The report out of Duke University found that yoga offered significant benefits for people suffering from depression. In children, yoga also helped manage ADHD. Along with medication, yoga treated patients with schizophrenia.

New Ways to Treat Trauma with Yoga

Yoga is disrupting traditional trauma treatments. Research reported in the American Psychological Association suggests this shift in therapy.

The study tested different treatments for PTSD. Women participated in either a series of hatha yoga classes or a discussion-based therapy group. The yoga program significantly decreased the symptoms of PTSD compared to the more traditional therapy. Yoga increased their focus and sense of empowerment.


Yoga Increases Pain Tolerance

They say, ‘no pain, no gain’.

Well, what if less pain was an option?

Researchers at McGill University tested the pain tolerance of yoga practitioners. By using sensory testing and MRI, they discovered that the yogis were able to tolerate twice (twice!) as much pain as the control group.

Test revealed that yoga trains your brain in different ways to manage the senses.


Yoga Strengthens Social Bonds

Yoga is known to be a positive internal practice. It turns out to also benefit interpersonal relationships.

A study out of the University of Maryland reviewed written comments from over 1000 people who practice yoga. The results revealed that practitioners felt they were more patient, kind and self-aware, which improved their social relationships. Classes also grew their social circle and increased their sense of belonging.

It seems the friends who do yoga together, stay together.

Yoga Can Strengthen Your Relationship

Are you happy in your relationship?

Are you a good partner?

Answers to these questions could be found within a yoga practice. A report from Auburn University compiled the available research of mindfulness and relationships. Mindfulness, which is cultivated in yoga practice, turns out to be a crucial factor.

The key finding?

Higher levels of mindfulness results in higher levels of relationship satisfaction.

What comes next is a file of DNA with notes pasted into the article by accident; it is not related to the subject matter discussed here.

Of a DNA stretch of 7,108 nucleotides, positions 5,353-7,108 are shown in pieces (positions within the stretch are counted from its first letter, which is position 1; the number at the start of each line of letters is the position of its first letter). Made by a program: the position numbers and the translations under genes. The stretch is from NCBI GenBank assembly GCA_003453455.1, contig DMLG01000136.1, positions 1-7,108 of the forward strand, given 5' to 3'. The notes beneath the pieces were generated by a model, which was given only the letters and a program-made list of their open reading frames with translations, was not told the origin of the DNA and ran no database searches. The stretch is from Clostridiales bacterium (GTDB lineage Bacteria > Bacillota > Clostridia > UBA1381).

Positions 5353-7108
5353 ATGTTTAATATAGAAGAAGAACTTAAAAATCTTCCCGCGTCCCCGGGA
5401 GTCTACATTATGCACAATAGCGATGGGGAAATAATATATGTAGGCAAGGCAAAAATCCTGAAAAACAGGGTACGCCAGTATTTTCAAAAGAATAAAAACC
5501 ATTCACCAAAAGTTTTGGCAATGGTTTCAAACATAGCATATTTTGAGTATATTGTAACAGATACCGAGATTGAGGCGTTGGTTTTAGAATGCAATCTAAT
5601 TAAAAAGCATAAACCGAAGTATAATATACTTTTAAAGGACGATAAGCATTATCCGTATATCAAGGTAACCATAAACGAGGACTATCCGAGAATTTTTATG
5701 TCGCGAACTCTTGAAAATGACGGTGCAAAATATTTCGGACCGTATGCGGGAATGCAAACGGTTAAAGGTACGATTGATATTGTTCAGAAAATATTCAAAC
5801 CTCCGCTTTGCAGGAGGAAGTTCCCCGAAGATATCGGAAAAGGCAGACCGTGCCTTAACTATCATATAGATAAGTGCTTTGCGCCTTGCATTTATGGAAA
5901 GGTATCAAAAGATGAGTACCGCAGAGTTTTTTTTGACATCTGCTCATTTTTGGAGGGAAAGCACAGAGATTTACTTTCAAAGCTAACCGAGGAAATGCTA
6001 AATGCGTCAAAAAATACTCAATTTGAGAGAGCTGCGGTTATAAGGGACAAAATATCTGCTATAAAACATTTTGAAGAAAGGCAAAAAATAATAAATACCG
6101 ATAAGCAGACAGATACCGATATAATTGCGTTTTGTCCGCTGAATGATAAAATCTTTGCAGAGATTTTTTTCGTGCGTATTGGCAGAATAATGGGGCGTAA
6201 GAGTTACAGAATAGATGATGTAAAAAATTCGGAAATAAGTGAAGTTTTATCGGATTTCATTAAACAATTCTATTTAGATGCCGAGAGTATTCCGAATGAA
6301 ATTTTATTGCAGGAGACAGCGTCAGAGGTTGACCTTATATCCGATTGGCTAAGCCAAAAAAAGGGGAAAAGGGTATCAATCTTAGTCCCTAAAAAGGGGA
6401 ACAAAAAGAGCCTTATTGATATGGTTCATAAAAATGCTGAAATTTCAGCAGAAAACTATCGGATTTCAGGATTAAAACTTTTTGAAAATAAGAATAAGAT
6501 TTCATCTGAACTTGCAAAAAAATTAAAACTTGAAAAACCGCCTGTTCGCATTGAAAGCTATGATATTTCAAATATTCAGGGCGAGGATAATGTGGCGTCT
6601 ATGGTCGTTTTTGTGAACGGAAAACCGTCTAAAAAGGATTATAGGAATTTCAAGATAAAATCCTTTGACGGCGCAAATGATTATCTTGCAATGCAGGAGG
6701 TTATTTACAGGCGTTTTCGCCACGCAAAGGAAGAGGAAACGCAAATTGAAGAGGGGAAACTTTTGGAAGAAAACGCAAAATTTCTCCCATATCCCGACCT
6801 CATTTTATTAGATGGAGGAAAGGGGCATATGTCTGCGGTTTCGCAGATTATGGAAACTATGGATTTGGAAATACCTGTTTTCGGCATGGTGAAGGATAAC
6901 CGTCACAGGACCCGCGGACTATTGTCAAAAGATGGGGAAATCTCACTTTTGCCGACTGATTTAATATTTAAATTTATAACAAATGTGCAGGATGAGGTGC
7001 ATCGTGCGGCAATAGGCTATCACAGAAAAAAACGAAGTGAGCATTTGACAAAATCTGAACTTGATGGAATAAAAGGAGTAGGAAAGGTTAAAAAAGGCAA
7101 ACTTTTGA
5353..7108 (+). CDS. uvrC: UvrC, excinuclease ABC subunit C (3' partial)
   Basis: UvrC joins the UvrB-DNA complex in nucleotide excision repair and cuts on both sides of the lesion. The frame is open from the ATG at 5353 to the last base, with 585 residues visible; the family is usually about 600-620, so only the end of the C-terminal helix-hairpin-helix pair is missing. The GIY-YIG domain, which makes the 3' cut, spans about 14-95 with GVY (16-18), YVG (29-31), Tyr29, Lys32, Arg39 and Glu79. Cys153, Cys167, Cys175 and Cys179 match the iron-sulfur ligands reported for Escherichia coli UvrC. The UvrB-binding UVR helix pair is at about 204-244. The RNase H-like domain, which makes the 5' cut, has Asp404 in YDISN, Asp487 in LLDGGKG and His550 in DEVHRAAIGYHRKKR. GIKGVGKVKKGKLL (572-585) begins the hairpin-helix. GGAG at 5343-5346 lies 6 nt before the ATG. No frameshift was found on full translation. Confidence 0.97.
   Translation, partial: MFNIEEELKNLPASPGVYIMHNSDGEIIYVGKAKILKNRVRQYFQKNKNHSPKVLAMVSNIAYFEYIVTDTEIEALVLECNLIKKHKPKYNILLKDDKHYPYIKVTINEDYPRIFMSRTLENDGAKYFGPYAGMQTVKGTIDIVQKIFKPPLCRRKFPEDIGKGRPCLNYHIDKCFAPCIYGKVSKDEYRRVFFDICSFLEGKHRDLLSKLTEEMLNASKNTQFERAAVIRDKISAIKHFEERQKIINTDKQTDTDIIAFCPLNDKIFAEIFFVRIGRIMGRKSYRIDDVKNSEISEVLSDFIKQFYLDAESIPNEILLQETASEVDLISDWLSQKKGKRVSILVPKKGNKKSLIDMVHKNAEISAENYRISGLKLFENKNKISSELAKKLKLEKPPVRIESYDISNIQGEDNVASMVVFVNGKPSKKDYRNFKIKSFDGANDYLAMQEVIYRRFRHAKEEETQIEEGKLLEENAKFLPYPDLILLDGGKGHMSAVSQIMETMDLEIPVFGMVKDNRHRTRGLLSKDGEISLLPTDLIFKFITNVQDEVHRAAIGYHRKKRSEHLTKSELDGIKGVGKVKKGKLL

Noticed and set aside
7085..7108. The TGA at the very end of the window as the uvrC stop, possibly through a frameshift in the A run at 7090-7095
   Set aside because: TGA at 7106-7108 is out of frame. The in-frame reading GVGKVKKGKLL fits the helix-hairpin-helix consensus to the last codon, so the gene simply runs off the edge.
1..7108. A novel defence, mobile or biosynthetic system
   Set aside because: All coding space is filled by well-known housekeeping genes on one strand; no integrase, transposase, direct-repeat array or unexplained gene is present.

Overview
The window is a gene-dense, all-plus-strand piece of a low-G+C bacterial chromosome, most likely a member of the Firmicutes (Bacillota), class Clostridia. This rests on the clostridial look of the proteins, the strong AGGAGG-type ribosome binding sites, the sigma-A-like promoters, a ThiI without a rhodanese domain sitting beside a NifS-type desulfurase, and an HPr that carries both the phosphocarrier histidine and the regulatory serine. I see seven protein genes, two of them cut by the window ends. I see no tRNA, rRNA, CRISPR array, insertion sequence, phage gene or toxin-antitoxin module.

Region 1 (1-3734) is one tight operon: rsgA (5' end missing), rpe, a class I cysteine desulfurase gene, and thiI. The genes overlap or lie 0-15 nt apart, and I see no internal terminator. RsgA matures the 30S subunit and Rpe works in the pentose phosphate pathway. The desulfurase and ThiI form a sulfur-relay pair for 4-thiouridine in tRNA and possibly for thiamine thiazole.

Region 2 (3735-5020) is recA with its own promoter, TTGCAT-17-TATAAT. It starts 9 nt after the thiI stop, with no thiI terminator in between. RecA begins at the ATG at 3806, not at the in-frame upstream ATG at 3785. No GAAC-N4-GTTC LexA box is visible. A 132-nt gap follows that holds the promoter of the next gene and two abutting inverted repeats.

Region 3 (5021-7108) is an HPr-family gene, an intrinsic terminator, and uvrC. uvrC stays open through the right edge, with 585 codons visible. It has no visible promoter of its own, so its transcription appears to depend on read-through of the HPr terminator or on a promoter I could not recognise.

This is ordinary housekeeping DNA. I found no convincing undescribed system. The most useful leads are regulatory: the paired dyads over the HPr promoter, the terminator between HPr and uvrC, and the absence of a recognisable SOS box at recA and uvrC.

Sexual Health & Fertility

Yoga Improves Sex In Many Ways

A study in The Journal of Sexual Medicine (thank you, science!) looked at the connection between sex and yoga.

Sexually-active women participated in a 12-week yoga program. Not just any yoga program, but one that focused on poses to improve abdominal and pelvic muscles, joints, and mood.

Women were asked about desire, arousal, lubrication, orgasm, pain, and overall satisfaction. After the program, women reported improvements in every. single. domain. Hot yoga now takes on a whole new meaning.

Yoga can Minimize or Reverse Sperm DNA Damage

How healthy are things ‘below the belt’?

Stress can affect sperm all the way down at the genetic level, even causing infertility.

But don’t let this news stress you out. A research review from the All India Institute of Medical Sciences determined that even short-term yoga and meditation improves sperm DNA.

After just 10 days, health markers improved, and continued after six-months of practice. Damage caused by stress can be minimized and even reversed by doing daily yoga.

Yoga Can Support Fertility

First comes love, then comes yoga, then comes the baby in the baby carriage.

Not the poem you were expecting? Well, yoga has been proven to improve fertility according to a report in the Indian Journal of Traditional Knowledge.

A combination of specific postures, breathing and meditation can treat infertility in both men and women. These exercises stimulate hormone levels and increase blood and nutrient circulation to reproductive organs.